“Zero Dark Thirty is like a gorgeously-rendered monument to the fatal political miscalculation we made during the Bush years. It’s a cliché but it’s true: Bin Laden wanted us to make this mistake. He wanted America to respond to him by throwing off our carefully-crafted blanket of global respectability to reveal a brutal, repressive hypocrite underneath. He wanted us to stop pretending that we’re the country that handcuffs you and reads you your rights instead of extralegally drone-bombing you from the stratosphere, or putting one in your brain in an Egyptian basement somewhere. The only way we were ever going to win the War on Terror was to win a long, slow, political battle, in which we proved bin Laden wrong, where we allowed people in the Middle East to assess us as a nation and decide we didn’t deserve to be mass-murdered. To use another cliché, we needed to win hearts and minds. We had to make lunatics like bin Laden pariahs among their own people, which in turn would make genuine terrorists easier to catch with the aid of genuinely sympathetic local populations. Instead, we turned people like bin Laden into heroes.”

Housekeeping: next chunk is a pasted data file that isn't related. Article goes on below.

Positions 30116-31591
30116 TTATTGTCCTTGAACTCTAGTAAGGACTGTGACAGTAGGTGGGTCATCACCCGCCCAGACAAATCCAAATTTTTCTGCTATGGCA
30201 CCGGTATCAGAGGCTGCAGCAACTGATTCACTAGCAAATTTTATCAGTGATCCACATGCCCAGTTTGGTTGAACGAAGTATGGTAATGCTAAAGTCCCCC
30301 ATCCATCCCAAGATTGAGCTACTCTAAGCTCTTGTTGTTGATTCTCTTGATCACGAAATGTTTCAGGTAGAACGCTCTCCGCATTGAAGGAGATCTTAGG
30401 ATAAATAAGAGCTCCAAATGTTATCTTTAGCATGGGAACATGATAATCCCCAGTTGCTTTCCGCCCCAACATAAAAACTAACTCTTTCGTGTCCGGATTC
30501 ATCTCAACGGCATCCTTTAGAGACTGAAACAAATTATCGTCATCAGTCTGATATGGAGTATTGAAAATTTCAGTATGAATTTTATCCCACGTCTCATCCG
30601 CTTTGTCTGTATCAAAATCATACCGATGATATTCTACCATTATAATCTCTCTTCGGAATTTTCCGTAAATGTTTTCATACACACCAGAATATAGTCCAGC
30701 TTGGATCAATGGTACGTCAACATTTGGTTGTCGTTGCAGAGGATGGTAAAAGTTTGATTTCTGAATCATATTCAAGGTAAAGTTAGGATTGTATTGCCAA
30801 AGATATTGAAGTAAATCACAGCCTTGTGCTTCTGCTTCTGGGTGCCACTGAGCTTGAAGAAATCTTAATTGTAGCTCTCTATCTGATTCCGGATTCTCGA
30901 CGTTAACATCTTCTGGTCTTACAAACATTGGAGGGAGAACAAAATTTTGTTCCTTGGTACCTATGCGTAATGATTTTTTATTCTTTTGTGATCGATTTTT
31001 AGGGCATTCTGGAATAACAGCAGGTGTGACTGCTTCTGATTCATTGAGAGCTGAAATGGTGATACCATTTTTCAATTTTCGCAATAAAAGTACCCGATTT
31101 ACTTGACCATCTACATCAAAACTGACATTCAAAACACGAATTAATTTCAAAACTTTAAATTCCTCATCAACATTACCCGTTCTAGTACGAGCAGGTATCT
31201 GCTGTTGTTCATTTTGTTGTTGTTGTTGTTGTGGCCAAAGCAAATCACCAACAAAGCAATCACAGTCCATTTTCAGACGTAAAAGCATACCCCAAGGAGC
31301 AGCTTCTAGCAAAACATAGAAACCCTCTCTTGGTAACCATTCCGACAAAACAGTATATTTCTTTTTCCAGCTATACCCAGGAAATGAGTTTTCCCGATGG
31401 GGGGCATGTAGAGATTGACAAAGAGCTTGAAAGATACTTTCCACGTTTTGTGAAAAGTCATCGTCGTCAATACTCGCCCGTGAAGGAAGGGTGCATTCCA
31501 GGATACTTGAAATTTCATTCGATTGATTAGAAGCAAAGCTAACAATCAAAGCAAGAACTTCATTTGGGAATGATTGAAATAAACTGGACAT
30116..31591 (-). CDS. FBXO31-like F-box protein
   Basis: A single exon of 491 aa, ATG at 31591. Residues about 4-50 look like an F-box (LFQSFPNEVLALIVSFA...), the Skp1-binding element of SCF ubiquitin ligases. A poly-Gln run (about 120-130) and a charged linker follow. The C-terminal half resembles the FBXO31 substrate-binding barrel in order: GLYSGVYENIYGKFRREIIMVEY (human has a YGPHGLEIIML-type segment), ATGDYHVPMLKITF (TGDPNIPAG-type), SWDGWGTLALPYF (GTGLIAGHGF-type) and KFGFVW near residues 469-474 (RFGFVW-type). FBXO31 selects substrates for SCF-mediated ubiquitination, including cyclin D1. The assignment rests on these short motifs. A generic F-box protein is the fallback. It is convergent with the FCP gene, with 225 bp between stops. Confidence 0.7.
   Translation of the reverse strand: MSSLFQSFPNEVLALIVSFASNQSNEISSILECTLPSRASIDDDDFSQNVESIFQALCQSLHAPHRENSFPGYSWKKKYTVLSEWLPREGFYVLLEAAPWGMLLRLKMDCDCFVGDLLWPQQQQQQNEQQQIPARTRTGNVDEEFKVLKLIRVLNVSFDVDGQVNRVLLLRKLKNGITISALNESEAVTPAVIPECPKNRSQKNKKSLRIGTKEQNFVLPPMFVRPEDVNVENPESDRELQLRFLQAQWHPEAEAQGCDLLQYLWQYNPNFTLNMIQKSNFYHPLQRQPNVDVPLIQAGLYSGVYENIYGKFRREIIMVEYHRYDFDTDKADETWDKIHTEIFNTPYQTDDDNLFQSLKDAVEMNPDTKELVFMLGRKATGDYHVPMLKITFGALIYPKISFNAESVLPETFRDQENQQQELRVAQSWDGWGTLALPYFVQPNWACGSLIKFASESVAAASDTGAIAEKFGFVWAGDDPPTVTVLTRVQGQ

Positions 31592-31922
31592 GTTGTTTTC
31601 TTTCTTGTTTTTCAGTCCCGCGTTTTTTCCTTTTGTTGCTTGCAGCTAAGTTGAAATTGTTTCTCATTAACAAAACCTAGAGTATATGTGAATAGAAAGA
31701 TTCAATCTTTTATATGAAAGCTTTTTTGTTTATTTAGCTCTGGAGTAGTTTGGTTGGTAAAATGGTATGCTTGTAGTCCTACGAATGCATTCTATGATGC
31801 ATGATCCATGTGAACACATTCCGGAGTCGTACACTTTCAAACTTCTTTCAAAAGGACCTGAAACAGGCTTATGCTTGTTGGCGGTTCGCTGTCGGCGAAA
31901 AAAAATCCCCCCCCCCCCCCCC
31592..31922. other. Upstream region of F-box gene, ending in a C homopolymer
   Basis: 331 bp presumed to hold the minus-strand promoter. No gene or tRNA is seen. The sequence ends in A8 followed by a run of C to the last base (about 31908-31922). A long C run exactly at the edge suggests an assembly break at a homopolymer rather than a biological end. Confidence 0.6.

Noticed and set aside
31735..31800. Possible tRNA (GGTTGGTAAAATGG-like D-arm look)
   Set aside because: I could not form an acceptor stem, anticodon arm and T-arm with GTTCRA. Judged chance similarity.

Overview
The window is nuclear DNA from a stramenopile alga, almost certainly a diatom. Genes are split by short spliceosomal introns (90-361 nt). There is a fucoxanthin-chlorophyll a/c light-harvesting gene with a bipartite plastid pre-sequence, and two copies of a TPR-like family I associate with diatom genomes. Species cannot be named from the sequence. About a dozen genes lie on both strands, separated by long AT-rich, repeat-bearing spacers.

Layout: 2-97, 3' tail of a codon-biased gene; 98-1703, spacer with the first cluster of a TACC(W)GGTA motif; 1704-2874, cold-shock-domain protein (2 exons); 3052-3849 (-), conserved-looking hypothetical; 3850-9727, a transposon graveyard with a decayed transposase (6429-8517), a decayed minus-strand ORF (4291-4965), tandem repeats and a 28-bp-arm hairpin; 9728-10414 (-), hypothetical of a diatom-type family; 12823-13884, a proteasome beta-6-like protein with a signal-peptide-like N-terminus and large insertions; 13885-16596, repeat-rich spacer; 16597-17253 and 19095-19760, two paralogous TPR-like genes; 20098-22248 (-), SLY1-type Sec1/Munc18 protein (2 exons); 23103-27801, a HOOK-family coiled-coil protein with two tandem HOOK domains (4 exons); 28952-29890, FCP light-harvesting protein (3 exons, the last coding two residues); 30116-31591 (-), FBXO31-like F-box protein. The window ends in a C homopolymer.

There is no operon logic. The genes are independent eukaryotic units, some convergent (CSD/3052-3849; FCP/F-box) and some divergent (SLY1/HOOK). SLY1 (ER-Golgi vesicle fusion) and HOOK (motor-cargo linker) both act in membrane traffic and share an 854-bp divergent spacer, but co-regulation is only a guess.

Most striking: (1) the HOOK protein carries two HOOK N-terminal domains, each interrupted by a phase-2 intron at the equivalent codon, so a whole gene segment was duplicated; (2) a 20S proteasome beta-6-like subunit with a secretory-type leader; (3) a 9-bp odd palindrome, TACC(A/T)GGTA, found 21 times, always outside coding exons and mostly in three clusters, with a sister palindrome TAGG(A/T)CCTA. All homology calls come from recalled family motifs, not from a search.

The NYPD and other police departments received some international condemnation on Friday by the OSCE (Organization of Security Cooperation in Europe) for its treatment of journalists and protesters during Occupy rallies. The OSCE, of which the US is itself a part, surveyed various countries and their responses to freedom of assembly, and released a report in Vienna on Friday. The report concluded that the practices of kettling protesters and obstructing journalist access, among other actions, amounted to violations of human rights standards based on OSCE member country commitments.
The report, which importantly highlights that in dealing with freedom of the press, police ought not to make distinctions between credentialed journalists and citizen journalists, says this:
Restrictions on the activities of journalists such as the ones imposed during the eviction of the Occupy camps in Los Angeles and New York appear to have been imposed also with the purpose of limiting coverage by the media of these events. As such, they are not in line with relevant OSCE commitments and other human rights standards.
Read the full report here.
And read what a guest writer on this blog had to say about her experiences as a Muslim-American and a hijabi Occupy demonstrator when she was part of those rounded up by the NYPD.
Photo: A man is arrested during protests marking Occupy’s first anniversary this past September. Ramin Talaie/EPA.
The brother of al Qaeda’s second-in-command, who was killed in a U.S. drone strike, said Washington’s use of the remote-controlled weapons is inhumane and makes a nonsense of its claims to champion human rights.